Optionally, an in-scene calibration source may be used prior to the arc tests to confirm and calibrate the sensor response. Furthermore, a photographic or digital camera 56 (FIG. 1) may be used to provide visual corroboration of the electrical discharge arc event and to identify effects such as sparking into the enclosure, which may bias the experimental results of the measurement.

Analytical modeling may be performed to determine the effective blackbody temperatures of the electrical discharges based upon the experimental set-up and measured sensor responses. Analysis should reveal a leveling of calculated blackbody temperature as current levels increase for selected aperture sizes indicating the entire viewing aperture area is filled.

The following equations may be used to determine the arc source spectral energy and associated blackbody temperature:

PPredictedSpectralPower=λL(λ,T)ASourceApertureASensorApertureR2 L(λ,T)=SpectralBlackbodyRadiance(wattscm2sr) PMeasuredSpectralPower=QMeasured(joules)tevent
where:

PPredicted=PredictedPower(watts) QMeasured=EnergyMeasuredatSensor λ=Wavelength(µm) T=AbsoluteTemperature(K) sr=steradian(SolidAngle) tevent=DischargeTime(sec) L(λ,T)=C1πλ5(exp[C2λT]-1) C1=2πhco2=37,413wattsµm4cm2 C2=hcokB=14,388µmK h=Planck'sConstant kB=BoltzmannConstant ASourceAperture=SourceArea(cm2) ASensorAperture=SensorArea(cm2) R=Distance(cm)

The radiative arc temperature may be determined by comparing the measured spectral power with the predicted equivalent temperature dependent spectral power at selected wavelength regions and sensor spectral integration specifications. The measured spectral power of the electrical discharge event requires knowledge of the measured electrical discharge temperal event and is thus calculated by dividing the measured spectral energy by the electrical discharge duration.

For simplicity, spectral energy is meant to define radiative energy associated with regions of spectral wavelengths. A given sensor 14 may provide only one integrated spectral energy measurement (radiometer) or many energy values at many wavelengths (spectral radiometer). The same methodology applies in all cases.

The calibrated sensor 14 measures radiometric energy within wavelengths which are within the sensitivity region of the sensor and with given accuracy. It follows from above that the predicted power equation may be equated to the measured power quantity. The predicted power may be summed across the same in-band range as the sensor used to derive the measured power quantities. Both the radiometer and spectral radiometer measure “in-band” radiometric energy where “in-band” refers to the energy within two wavelengths. The spectral radiometer just provides more spectral resolution of the radiometric quantities.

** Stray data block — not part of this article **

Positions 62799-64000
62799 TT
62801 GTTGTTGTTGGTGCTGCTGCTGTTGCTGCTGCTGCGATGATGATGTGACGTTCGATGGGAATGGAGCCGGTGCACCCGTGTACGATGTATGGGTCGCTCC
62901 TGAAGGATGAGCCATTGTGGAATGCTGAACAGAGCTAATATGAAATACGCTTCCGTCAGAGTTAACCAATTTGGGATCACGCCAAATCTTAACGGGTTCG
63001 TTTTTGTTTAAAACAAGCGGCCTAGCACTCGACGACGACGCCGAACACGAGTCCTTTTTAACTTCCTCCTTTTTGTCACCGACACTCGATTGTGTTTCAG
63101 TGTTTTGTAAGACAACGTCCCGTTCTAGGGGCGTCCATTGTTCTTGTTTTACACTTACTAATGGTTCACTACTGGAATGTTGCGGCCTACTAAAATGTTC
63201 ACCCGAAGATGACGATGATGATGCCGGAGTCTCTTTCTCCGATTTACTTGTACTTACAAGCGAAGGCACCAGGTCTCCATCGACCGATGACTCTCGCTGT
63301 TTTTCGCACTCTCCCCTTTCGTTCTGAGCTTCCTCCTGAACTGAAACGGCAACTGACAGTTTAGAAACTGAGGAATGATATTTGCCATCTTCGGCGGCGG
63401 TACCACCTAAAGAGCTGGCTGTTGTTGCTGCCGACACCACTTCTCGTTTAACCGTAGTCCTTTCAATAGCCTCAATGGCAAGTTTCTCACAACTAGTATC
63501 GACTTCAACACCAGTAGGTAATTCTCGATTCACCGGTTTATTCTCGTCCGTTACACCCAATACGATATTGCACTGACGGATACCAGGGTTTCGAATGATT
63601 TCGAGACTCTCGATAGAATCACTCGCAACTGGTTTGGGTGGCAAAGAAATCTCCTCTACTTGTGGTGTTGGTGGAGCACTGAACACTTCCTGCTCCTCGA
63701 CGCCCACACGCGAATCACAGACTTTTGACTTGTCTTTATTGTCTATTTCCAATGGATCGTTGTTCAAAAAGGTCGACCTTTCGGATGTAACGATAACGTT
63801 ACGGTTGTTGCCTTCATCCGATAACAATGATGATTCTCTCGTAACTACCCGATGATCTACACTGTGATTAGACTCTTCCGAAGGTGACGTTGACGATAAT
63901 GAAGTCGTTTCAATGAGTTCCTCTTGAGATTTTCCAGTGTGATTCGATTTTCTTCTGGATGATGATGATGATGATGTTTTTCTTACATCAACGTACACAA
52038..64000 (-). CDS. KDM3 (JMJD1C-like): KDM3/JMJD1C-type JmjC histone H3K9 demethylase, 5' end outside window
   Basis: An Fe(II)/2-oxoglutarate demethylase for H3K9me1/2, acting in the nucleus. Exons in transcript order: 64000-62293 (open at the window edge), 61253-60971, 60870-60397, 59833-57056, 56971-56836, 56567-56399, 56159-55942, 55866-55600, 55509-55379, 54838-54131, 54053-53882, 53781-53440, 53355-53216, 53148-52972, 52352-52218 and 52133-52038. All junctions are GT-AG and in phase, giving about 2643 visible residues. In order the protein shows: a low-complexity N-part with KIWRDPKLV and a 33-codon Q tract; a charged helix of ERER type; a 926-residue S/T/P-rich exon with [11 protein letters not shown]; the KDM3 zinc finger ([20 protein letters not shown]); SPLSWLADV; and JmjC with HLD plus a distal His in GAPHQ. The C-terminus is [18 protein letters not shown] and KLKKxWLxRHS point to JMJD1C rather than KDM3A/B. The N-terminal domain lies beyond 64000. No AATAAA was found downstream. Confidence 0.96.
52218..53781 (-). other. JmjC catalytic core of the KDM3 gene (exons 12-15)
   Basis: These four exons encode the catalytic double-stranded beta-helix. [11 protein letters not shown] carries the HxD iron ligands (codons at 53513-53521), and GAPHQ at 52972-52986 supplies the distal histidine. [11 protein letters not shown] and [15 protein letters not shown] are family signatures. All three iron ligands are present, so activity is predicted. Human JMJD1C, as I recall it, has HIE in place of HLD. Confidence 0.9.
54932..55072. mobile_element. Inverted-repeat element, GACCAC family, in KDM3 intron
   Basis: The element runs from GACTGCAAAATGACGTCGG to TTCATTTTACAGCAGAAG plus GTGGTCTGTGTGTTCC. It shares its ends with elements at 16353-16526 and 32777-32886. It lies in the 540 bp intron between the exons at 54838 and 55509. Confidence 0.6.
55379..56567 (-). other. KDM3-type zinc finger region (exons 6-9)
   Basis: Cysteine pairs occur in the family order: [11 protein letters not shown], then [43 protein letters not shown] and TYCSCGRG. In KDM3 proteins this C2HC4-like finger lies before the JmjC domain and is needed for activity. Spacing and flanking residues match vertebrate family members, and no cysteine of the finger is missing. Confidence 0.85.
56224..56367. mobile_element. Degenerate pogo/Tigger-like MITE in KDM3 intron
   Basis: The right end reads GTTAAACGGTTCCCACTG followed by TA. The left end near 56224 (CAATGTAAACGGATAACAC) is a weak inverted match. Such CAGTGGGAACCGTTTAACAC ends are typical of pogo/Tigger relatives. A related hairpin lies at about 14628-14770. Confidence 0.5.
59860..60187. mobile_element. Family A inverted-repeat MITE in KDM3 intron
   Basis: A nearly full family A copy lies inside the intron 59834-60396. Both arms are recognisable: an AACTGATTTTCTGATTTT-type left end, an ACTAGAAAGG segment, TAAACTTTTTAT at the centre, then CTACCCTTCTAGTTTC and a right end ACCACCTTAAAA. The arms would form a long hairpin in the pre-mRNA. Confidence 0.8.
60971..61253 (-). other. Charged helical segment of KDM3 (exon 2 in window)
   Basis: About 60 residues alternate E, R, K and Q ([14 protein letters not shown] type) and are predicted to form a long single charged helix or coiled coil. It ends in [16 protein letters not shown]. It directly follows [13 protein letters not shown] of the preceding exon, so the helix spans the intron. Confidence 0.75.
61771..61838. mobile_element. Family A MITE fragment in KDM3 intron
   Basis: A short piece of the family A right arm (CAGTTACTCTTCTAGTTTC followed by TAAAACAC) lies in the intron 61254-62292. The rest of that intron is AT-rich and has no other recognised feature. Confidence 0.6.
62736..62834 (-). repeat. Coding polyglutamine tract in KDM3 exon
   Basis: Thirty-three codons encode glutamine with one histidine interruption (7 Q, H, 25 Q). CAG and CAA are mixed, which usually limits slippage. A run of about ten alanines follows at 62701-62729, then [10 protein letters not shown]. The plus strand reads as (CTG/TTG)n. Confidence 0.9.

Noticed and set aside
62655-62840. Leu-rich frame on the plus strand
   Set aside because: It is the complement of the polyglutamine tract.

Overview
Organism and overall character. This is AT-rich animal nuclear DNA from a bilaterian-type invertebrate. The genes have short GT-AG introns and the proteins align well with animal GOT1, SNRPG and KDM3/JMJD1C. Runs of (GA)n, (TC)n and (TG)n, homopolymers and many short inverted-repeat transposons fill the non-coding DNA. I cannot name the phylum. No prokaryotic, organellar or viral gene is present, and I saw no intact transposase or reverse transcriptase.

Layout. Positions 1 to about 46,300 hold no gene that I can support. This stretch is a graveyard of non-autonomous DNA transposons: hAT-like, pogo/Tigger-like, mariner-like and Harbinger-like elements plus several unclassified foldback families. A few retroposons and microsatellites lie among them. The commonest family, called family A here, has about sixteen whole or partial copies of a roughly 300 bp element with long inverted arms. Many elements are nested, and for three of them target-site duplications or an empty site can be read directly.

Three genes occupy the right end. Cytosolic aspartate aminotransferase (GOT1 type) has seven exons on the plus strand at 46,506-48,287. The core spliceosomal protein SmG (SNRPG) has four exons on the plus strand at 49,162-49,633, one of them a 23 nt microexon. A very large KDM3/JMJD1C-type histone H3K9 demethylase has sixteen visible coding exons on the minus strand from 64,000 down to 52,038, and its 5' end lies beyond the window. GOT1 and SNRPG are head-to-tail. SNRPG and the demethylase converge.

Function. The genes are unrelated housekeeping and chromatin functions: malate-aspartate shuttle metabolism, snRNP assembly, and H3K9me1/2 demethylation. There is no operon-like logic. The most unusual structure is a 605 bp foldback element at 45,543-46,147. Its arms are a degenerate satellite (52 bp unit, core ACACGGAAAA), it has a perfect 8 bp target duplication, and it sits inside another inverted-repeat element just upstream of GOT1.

Since the sensor aperture 16 is placed at a distance R from the radiative source of a given area and the sensor aperture 16 has a known size ASensorAperture and spectral measurement characteristics, the measured power may be equated to the predicted power as follows:

PMeasuredSpectralPower=λL(λ,T)ASourceApertureASensorApertureR2
where the temperature value, T may be parametrically varied to obtain energy agreement between measured and predicted values. The resultant temperature value required for energy agreement between the measured and predicted power emitted by the source and measured at the sensor is the quantity of interest.

Thus, use of the viewing aperture provides a known source area to the radiative arc which would otherwise not be quantified. This is only possible if the radiative arc is “filling” the entire viewing aperture area.

Accordingly, the disclosed systems and methods may be used to directly and accurately determine the spectral energy of an electrical discharge, as well as the blackbody temperature of the electrical discharge.

The electrical spark may be located closely behind the viewing aperture sheet. Those skilled in the art will appreciate that as the wavefront passes through the viewing aperture, the viewing aperture may act as a secondary radiometric blackbody source. This is known as Huygen's principle. The wavefront may propagate spherically from this constructed secondary source into the light-tight enclosure. Therefore, this test geometry may be equivalent to the desired, but otherwise impossible experimental condition of measuring the spark of known area, area geometry and distance to the sensor.

Although various aspects of the disclosed system and method for determining the blackbody temperature of an electrical discharge have been shown and described, modifications may occur to those skilled in the art upon reading the specification. The present application includes such modifications and is limited only by the scope of the claims.